A common question sellers ask is, at what point should they lower their price once their home is listed for sale?
Some sellers wonder if the home was priced too high to start with. Since there is not an “absolute” initial asking price, as long as the price was set based on what the market looked like at the time, then it wasn’t necessarily priced incorrectly; it’s just that the market is not responding to the current price and an adjustment is probably called for.
So, how does a seller know if their home is priced too high for the current market, and at what point should the price be lowered? Well, it depends on the property, the situation, and the market. However, there is a common rule of thumb that seems to work well in the marketplace and it’s this:
If a home has been on the market for two to three weeks, or has had ten buyer showings, whichever comes first, then it’s time to lower the price.
The next question is, if a seller is going to lower their price, then by how much should it be lowered? There’s really no good rule of thumb here. However, many Realtors® say a price reduction should be a minimum of 3% of the current price (if it’s significantly overpriced, then a much larger reduction may be in order). Again, this can vary depending on the property, the current price, the current competition, and the marketplace. It’s critical here to seek the advice of your Realtor®. The key here is to “listen to the market” and what it’s telling you. Your Realtor® can interpret the market and make a recommendation on how much to reduce the price.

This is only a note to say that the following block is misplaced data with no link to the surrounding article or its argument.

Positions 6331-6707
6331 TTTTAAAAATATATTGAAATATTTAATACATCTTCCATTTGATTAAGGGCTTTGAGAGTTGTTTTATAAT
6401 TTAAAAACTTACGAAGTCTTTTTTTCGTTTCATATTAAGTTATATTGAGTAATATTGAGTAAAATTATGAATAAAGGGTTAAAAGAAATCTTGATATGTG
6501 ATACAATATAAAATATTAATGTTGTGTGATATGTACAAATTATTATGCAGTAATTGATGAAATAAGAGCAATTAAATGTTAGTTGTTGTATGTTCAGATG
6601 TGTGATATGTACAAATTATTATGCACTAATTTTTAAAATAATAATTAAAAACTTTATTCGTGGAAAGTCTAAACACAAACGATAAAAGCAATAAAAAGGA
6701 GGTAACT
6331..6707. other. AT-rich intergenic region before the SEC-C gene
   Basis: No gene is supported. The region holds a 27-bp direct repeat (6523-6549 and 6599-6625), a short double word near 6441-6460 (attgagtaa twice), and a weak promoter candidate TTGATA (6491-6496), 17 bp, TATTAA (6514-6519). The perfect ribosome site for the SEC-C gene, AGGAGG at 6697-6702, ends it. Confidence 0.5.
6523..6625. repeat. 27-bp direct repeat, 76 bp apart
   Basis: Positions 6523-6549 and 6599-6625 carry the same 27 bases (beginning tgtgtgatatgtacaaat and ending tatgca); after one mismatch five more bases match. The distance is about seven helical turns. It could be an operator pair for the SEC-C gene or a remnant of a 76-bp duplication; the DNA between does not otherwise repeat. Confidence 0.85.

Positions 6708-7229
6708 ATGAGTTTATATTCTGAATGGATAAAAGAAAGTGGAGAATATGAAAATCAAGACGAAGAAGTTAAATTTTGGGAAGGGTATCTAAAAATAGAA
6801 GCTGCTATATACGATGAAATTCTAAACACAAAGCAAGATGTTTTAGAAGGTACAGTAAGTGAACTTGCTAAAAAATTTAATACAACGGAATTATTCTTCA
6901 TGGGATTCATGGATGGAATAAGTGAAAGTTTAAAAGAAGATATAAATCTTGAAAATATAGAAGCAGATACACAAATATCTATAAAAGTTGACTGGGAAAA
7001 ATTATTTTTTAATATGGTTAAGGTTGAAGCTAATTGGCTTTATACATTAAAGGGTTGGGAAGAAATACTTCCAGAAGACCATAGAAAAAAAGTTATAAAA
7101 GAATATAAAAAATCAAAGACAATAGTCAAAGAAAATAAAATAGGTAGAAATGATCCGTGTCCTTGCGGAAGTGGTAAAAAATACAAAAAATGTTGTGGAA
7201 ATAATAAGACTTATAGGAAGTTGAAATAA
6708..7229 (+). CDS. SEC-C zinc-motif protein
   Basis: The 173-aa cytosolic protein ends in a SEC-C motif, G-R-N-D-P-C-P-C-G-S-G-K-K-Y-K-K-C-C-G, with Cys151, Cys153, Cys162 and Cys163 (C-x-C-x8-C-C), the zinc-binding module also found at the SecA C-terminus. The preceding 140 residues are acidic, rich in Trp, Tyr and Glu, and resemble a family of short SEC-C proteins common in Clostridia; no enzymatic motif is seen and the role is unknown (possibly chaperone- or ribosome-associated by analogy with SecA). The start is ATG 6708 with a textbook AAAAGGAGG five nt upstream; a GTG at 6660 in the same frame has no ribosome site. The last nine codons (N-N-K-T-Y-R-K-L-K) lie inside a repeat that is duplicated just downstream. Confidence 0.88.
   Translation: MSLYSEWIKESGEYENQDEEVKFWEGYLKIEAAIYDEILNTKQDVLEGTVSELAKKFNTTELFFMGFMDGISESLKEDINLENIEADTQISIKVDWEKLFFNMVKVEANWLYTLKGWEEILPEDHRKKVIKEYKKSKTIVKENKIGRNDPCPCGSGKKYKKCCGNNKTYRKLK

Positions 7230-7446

Price reductions that are too large can result in a seller “leaving money on the table,” while price reductions that are too low, that “chase the market,” are almost as bad, if not worse, than no price reduction at all. The biggest mistake a seller can make is to reduce their asking price by an insufficient amount and chase the market. In every case, the seller will lose money. Again, the advice of your Realtor® is vitally important.
By the way, if a price reduction doesn’t get the home sold (again follow the rule of thumb above), then additional price reductions may be necessary. Remember… if a seller tries to “argue” with the market, the market will win every time.
The bottom line: If your home hasn’t sold within the appropriate time frame (rule of thumb), then talk to your Realtor® about a possible price reduction. The longer you wait, the more money you may be losing.
For more useful information about selling your home, keep checking back here.